The difference in scale among attributes is a big problem for any recommendation system.

The solution is normalization!

One common method of normalization involves having the values of each feature range from 0 to 1.

The problem with the standard score is that it is greatly influenced by outliers. Because of this problem with the mean, the standard score is often modified.

To compute the Modified Standard Score you replace the mean in the formula by the median (the middle value) and replace the standard deviation by what is called the absolute standard deviation.

Modified Standard Score:

(each value) - (median)

-----------------------------

(absolute standard deviation)

We should normalize when

1. our data mining method calculates the distance between two entries based on the values of their features.

2. the scale of the different features is different (especially when it is drastically different -- for ex., the scale of asking price compared to the scale of the number of bedrooms).

In linear algebra, a vector is a quantity that has magnitude and direction. Various well defined operators can be performed on vectors including adding and subtracting vectors and scalar multiplication.

In data mining, a vector is simply a list of numbers that represent the attributes of an object. The example on the previous page represented attributes of a song as a list of numbers. Another example, would be representing a text document as a vector -- each position of the vector would represent a particular word and the number at that position would represent how many times that word occurred in the text.

Once we define attributes this way, we can perform vector operations (from linear algebra) on them.

A classifier is a program that uses an object's attributes to determine what group or class it belongs to!

A classifier uses a set of objects that are already labeled with the class they belong to. It uses that set to classify new, unlabeled objects.

Classifiers can be used in a wide range of applications. The following page lists just a few.

Twitter Sentiment Classification

A number of people are working on classifying the sentiment (a positive or negative opinion) in tweets. This can be used in a variety of ways. For example, if Axe releases a new underarm deoderant, they can check whether people like it or not. The attributes are the words in the tweet.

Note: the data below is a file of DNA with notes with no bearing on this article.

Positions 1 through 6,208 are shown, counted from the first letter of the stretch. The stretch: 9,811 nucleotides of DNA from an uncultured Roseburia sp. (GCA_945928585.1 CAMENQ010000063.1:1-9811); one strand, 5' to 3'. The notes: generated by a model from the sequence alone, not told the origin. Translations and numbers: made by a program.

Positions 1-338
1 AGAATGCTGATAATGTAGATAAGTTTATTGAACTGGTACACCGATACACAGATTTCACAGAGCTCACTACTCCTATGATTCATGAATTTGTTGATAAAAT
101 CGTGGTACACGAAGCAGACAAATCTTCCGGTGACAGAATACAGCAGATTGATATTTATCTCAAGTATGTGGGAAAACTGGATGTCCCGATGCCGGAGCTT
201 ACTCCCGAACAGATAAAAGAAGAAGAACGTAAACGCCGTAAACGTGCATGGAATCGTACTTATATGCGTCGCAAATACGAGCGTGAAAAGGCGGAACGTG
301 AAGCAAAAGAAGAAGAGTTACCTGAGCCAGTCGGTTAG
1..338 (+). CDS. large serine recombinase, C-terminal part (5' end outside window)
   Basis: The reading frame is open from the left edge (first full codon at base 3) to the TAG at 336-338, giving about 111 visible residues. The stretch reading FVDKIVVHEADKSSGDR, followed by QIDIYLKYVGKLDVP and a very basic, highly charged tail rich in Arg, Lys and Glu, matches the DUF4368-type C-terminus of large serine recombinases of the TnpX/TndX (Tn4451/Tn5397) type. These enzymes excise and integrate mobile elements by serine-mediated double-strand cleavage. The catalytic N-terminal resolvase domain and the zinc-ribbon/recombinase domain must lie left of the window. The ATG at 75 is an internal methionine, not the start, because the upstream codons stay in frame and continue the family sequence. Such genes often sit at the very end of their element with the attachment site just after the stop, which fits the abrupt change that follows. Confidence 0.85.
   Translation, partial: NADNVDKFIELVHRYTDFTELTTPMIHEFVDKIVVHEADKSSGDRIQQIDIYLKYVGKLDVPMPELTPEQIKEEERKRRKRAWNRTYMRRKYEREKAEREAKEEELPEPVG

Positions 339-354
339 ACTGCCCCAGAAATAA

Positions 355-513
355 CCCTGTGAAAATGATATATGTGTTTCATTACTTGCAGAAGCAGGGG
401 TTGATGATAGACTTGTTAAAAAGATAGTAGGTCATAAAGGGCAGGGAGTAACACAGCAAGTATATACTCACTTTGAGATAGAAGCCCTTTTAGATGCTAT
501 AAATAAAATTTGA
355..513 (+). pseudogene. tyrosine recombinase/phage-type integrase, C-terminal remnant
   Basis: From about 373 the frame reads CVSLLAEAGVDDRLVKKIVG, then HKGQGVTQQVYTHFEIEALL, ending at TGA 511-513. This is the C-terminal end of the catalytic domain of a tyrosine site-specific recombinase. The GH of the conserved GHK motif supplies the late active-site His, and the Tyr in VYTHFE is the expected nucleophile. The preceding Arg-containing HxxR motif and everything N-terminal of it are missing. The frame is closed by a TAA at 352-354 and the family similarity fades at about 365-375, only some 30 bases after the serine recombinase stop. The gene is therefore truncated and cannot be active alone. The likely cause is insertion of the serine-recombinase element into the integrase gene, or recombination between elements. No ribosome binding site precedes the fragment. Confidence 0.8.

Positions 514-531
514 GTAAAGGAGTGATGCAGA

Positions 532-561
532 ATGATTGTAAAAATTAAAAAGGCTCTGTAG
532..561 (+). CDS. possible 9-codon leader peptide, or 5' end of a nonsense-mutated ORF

Classification for Targeted Political Ads

This is called microtargeting. People are classified into such groups as "Barn Raisers", "Inner Compass", and "Hearth Keepers." Hearth Keepers, for example, focus on their family and keept to themselves.

Health and the Quantified Self

It's the start of the quantified self explosion. We can now buy simple devices like Fitbit, and the Nike Fuelband. Intel and other companies are working on intelligent homes that have floors that can weigh us, keep track of our movements and alert someone if we deviate from normal. Experts are predicting that in a few years we will be wearing tiny compu-patches that can monitor dozens of factors in real time and make instant classifications.

Automatic identification of people in photos

There are apps now that can identify and tag your friends in photographs. (And the same techniques apply to identifying people walking down the street using public video cams.) Techniques vary but some of them use attributes like the relative position and size of a person's eyes, nose, jaw, etc.

Targeted Marketing

Similar to political microtargeting. Instead of a broad advertising campaign to sell my expensive Vegas time share luxury condos, can I identify likely buyers and market just to them? Even better if I can identify subgroups of likely buyers and I can really tailor my ads to specific groups.

Heads Up on Normalization

In this chapter we talked the importance of normalizing data. This is critical when attributes have drastically different scales (for example, income and age). In order to get accurate distance measurements, we should rescale the attributes so they all have the same scale.

While most data miners use the term 'normalization' to refer to this rescaling, others make a distinction between 'normalization' and 'standardization'. For them, normalization means scaling values so they lie on a scale from 0 to 1. Standardization, on the other hand, refers to scaling an attribute so the average (mean or median) is 0, and other values are deviations from this average (standard deviation or absolute standard deviation).

The list is endless

-- classifying people as terrorist or nonterrorist

-- automatic classification of email (hey, this email looks pretty important; this is regular email; this looks like spam)

-- predicting medical clinical outcomes

-- identifying finanical fraud (for ex., credit card fraud)

__Chapter 5 : Further Explorations in Classification -- Evaluating algorithms and kNN.__